Inspecting Judge Johann van der Westhuizen addresses youth at Emthonjeni Juvenile Centre.
The Judicial Inspectorate for Correctional Services (JICS) and DCS held a joint pre-celebration of Youth Day on Friday, 15 June 2018 at Emthonjeni Juvenile Centre in Baviaanspoort Management Area. The event brought together youth from local schools, juvenile offenders, teachers, correctional officials and JICS under one roof to share experiences towards a better future.
JICS is an independent oversight body under the control of the Inspecting Judge and it facilitates the inspection of correctional centres so that the Inspecting Judge reports on the treatment of inmates and conditions in correctional centres.
Addressing the young people, Inspecting Judge Johann van der Westhuizen said education enables the transformation of the correctional system. He said the purpose of the gathering was for JICS to create a platform where everyone can share experiences and advice.. “Development of the youth is a societal responsibility, communities, the business sector, DCS including JICS,” he said. He said the youth also has a responsibility to empower themselves.
Steven Mahlangu, an ex-offender who is now working for JICS said rehabilitation is a choice each offender has to make. He said during his incarceration he chose school and registered for grade 10. He later studied through UNISA. Mahlangu was released in 2011. He encouraged young people, both inside and outside correctional centres to take responsibility for their own lives.
Randzo Malobola, a grade four pupil from Hlabelela Primary School confessed to stealing and having a problem with his temper as a result of being bullied at school. He said he has been tempted to take the law into his own hands to defend himself many times, but through the support of teachers he committed to changing his ways.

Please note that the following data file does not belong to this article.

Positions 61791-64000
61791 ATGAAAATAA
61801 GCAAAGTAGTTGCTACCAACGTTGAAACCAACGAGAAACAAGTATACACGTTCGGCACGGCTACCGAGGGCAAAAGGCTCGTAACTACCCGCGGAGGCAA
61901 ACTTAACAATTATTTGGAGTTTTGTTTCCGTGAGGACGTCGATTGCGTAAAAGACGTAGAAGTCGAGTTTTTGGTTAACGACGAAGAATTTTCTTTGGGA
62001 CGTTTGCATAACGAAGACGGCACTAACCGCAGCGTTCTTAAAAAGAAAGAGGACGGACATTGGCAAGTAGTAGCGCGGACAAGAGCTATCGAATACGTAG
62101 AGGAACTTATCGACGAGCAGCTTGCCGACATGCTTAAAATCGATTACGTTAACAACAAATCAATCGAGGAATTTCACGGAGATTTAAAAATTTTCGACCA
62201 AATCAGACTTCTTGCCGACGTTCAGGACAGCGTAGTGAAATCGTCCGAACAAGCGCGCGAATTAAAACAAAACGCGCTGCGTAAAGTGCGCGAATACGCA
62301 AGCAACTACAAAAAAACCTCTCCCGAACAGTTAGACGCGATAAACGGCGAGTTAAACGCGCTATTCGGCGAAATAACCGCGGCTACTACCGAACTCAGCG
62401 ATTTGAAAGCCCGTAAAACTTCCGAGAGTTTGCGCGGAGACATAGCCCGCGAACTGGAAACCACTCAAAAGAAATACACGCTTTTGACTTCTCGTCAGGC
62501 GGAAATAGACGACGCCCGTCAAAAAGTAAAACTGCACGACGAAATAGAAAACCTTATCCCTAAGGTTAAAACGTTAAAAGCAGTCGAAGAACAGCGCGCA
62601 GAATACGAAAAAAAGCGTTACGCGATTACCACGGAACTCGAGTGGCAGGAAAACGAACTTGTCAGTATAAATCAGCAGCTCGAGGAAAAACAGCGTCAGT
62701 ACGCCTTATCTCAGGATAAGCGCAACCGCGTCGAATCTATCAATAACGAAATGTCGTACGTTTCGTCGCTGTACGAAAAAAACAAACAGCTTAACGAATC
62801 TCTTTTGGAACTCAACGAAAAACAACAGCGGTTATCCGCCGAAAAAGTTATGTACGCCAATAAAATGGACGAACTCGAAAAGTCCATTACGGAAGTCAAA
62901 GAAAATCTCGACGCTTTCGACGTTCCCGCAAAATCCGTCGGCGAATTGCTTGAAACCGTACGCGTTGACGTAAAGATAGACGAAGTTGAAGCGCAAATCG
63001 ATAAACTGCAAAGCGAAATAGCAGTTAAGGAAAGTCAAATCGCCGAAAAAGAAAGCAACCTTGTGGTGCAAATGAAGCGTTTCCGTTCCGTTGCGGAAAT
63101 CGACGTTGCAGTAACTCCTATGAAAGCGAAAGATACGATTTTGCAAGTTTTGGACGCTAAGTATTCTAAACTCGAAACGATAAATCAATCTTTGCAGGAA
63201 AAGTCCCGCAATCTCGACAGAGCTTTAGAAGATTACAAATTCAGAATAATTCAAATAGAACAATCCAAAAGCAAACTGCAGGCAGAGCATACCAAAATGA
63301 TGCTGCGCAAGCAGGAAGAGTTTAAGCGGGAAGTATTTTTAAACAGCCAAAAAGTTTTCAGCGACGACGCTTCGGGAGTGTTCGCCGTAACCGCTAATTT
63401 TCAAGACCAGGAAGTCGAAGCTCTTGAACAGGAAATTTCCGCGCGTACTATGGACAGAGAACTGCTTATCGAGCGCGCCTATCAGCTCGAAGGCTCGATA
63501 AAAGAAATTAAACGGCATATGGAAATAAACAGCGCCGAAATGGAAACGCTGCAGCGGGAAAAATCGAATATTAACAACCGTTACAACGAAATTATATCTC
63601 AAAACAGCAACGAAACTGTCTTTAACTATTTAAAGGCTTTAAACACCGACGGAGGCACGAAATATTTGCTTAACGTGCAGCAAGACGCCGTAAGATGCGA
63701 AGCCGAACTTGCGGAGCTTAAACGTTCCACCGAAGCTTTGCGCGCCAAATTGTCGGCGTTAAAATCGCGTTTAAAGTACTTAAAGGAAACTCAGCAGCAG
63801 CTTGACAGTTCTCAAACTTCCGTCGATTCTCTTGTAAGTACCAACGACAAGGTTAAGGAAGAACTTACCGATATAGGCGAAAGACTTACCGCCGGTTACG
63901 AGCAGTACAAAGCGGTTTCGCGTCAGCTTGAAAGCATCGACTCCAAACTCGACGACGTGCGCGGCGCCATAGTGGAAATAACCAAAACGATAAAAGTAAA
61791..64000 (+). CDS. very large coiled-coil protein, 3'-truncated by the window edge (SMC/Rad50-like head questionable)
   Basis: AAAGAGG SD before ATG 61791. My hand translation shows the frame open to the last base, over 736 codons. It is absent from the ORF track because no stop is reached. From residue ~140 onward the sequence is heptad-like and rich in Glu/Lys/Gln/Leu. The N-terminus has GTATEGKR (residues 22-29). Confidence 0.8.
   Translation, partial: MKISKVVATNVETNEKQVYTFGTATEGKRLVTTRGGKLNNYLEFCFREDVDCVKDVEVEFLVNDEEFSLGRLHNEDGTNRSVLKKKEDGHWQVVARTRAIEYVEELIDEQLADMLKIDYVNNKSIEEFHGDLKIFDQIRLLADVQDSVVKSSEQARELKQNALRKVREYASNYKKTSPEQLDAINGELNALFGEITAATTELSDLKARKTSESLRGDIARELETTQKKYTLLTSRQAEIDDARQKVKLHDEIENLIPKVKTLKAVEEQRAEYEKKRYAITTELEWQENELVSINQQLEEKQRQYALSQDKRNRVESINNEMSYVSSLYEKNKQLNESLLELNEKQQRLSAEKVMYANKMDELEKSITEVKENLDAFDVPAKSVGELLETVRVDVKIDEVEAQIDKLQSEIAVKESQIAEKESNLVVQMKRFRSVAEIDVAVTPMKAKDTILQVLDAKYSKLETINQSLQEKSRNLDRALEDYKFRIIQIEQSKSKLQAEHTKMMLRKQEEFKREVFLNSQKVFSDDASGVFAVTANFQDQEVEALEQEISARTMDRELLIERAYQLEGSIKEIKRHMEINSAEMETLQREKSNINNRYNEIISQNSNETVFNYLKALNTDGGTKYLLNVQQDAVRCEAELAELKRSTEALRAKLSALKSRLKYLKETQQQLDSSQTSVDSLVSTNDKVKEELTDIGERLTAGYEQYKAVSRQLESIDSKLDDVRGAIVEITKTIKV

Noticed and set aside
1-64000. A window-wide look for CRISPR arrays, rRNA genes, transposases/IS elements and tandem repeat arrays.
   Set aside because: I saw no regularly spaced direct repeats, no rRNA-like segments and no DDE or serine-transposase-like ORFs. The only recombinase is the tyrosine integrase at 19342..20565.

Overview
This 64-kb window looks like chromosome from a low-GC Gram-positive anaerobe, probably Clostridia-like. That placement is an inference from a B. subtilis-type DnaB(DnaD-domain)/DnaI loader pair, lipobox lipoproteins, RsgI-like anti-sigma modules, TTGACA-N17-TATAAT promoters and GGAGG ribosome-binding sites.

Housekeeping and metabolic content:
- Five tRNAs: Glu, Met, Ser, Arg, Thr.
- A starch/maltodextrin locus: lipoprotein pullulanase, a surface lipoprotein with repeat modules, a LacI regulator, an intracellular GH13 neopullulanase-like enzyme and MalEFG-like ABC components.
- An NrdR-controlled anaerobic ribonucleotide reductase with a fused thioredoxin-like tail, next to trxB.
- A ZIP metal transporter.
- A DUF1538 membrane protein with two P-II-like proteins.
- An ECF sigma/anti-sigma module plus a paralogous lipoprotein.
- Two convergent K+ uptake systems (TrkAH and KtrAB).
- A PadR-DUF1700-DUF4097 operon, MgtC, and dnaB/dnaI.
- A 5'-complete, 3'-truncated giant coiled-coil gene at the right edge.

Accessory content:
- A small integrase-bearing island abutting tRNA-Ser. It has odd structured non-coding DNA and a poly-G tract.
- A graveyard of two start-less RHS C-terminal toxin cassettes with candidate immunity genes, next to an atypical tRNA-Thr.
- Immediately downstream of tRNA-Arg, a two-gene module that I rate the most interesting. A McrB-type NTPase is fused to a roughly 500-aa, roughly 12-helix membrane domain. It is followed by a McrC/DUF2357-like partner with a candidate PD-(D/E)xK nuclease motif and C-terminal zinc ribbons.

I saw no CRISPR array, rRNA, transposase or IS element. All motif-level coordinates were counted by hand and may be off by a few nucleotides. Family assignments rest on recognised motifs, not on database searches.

Guests were treated to some music and poetry by youth offenders from Emthonjeni.
Many of the children that were brought to witness the event are troublesome in their own schools. “Their behaviour raises a lot of concern, I surprised them with this trip and now I see that they are really taken aback,” said teacher Angel Masoga from Hlabelela Primary School. Mr Mokeri Marakalla, a teacher from Enkangala Comprehensive High School, said although it is a societal responsibility to raise a child, the government should do more to avoid youth going to prison.
All the guests were taken on a tour around Emthonjeni Centre to see what life is like inside a correctional facility. Youth offenders were given an opportunity to share their experiences and regrets with their peers. The school children were encouraged to value their freedom and make wise decisions.
Emthonjeni Juvenile Centre was officially opened by Dr Nelson Rolihlahla Mandela in August 1998. Currently it has 10 educators. According to the principal of the school, Ms Pitseng Kgaume, it has six grade 12 learners this year.
Chief Executive Officer of the Human Rights Commission, Adv. Tseliso Thipanyane, JICS Regional Manager Northern Management Musasiet Mentoor, Baviaanspoort Area Commissioner Jerry Somaru and other representatives of JICS were part of the occasion.